a. Example

A sintered Ta body having an anode lead attached thereto was electrolytically oxidized in an aqueous solution of phosphoric acid to form a dielectric oxide film over the sintered body. Next, a cathode layer of polypyrrole was formed over the oxide film by a well-known chemical polymerization process or electrolytic polymerization process. A carbon layer and then a silver paste layer were formed over the cathode layer to complete a capacitor element.

As shown in FIG. 1, a platelike carbon sheet 3 was subsequently heated on a hot plate (not shown), the surface temperature of the carbon sheet 3 was adjusted to 125 C., and the capacitor element 1 was thereafter placed on the carbon sheet 3, with the silver paste layer 11 of the element 1 in contact with the carbon sheet 3. The positive electrode of a power source 6 was connected to the anode lead 10 of the capacitor element 1, and the negative electrode thereof to the carbon sheet 3. A rated voltage was applied to the capacitor element 1 for 2 hours from the power source 6 for the first aging treatment. This aging treatment resulted in greatly reduced leakage current as qualitatively indicated in the solid line of FIG. 3A.

It is desired that the carbon sheet 3 be in the form of felt so as to avoid impact on the capacitor element 1 to be placed thereon. From the viewpoint of heat conduction and electric resistance, it is also desired that the carbon sheet 3 be 5 to 20 mm in thickness, 0.1 to 0.2 g/cm3 in density and up to 7 ohm-cm in volume resistivity. The carbon sheet 3 used in this example was feltlike, 7 mm in thickness, 0.12 g/cm3 in density and 6.3 ohm-cm in volume resistivity.

Next, a metal terminal plate was welded or adhered to each of the anode lead 10 and the silver paste layer 11 of the capacitor element 1 thus aged, and the assembly was covered with an epoxy resin by injection molding over the element 1 and partly over the metal terminal plates adjoining thereto to form a shell. The resulting capacitor element was then subjected to the second aging treatment by applying thereto a rated voltage for 2 hours at a temperature of 125 C. The leakage current resulting from this treatment was slightly lower than the leakage current attained by the first aging treatment as qualitatively indicated by the solid line of FIG. 3B. Incidentally, FIGS. 3A and 3B show that the leakage current immediately before the second aging treatment is indicated as being slightly greater than the leakage current resulting from the first aging treatment. The increased leakage current is attributable to the possible damage caused by the provision of the shell to the dielectric oxide film.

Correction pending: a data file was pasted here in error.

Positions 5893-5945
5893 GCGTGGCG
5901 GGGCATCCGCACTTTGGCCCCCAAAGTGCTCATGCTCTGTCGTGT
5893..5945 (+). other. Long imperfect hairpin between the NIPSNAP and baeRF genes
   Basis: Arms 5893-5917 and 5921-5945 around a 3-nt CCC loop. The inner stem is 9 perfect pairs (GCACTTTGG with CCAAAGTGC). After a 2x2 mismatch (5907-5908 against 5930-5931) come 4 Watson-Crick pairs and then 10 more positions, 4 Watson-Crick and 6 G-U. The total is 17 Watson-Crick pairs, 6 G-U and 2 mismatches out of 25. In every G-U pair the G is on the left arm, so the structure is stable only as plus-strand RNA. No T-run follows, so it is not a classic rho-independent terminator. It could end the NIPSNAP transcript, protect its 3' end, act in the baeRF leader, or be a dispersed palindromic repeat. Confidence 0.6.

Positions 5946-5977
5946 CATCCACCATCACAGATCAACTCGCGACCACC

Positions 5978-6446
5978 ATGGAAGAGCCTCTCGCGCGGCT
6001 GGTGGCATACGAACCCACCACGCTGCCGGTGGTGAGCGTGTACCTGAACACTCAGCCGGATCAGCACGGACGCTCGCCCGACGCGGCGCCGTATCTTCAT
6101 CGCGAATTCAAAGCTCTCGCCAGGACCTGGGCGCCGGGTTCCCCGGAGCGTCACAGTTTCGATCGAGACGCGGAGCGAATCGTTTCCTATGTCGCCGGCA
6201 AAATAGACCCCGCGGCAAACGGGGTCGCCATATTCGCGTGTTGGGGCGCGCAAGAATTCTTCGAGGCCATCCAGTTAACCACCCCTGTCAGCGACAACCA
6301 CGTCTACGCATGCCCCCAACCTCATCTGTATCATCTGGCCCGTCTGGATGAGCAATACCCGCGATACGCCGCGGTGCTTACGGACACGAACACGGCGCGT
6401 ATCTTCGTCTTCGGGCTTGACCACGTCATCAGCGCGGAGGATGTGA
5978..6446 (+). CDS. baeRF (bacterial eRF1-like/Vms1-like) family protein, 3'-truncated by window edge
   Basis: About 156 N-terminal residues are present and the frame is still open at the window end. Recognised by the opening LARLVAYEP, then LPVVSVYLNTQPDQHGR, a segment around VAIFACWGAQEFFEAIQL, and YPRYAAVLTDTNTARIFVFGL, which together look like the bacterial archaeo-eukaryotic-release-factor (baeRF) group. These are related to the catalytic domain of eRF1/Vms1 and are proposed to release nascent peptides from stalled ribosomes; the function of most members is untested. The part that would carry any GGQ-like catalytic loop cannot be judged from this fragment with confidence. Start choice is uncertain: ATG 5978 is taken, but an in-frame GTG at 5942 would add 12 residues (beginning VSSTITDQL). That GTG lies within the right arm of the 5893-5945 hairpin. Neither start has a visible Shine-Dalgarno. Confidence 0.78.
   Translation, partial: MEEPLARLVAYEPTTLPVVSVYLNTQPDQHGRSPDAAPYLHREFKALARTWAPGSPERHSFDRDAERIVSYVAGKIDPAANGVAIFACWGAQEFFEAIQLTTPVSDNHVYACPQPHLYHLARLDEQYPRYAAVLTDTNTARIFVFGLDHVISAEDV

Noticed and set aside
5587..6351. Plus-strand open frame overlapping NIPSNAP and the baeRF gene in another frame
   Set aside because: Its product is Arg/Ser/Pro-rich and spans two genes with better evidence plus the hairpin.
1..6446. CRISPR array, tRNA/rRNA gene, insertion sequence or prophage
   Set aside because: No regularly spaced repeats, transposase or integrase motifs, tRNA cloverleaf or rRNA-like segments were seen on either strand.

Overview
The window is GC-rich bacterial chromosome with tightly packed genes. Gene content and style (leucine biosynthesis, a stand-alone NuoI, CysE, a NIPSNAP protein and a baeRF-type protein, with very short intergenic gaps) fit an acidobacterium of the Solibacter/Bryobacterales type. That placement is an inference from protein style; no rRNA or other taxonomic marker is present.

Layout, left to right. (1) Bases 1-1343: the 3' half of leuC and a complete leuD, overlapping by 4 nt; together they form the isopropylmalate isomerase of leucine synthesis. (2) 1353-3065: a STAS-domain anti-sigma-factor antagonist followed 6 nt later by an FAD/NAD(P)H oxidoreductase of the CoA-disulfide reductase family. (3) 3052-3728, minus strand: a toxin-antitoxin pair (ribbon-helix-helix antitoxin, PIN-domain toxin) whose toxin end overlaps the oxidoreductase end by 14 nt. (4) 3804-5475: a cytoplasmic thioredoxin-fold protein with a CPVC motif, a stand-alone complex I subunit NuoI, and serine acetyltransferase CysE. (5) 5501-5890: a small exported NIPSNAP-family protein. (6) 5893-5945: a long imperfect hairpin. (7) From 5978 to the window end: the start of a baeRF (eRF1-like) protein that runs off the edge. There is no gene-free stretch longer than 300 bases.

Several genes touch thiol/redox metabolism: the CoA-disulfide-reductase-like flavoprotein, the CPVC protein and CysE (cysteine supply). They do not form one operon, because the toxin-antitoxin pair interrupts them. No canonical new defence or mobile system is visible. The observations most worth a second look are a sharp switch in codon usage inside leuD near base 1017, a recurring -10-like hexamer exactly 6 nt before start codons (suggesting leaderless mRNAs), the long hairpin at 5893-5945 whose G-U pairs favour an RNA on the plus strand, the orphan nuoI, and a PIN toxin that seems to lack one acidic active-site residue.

The metal terminal plates extending from the shell were thereafter bent along the shell, whereby an organic solid electrolyte capacitor was completed in the form of a chip.

FIG. 2 shows another apparatus embodying the invention. For conducting the first aging treatment by this embodiment, the carbon sheet 3 shown in FIG. 1 was replaced by granular carbon 35 as placed in the form of a layer over the bottom wall of a metal container 25. To hold the silver paste layer 11 of the capacitor element 1 in full contact with the granular carbon 35, the capacitor element 1 was placed in with its lower portion buried in the layer of granular carbon 35. The positive electrode of a power source 6 was connected to the anode lead 10 of the capacitor element 1, and the negative electrode thereof to the metal container 25. A rated voltage was applied to the capacitor element 1 for 2 hours from the power source 6 for the first aging treatment, whereby the same result as above was obtained.

b. Comparative Example

For comparison with Example given above, an organic solid electrolyte capacitor was prepared in the same manner as in Example without aging the capacitor element during the fabrication of the element itself. This production process is the same as in the prior art. The aging treatment conducted after the formation of the shell entailed only a slight reduction in leakage current as indicated in the chain line of FIG. 3B, with the result that the leakage current attained by the aging treatment was much greater than that achieved by Example.

c. Results of Inspection

One hundred samples were prepared in each of Example and Comparative Example and inspected with the results given in Table 1.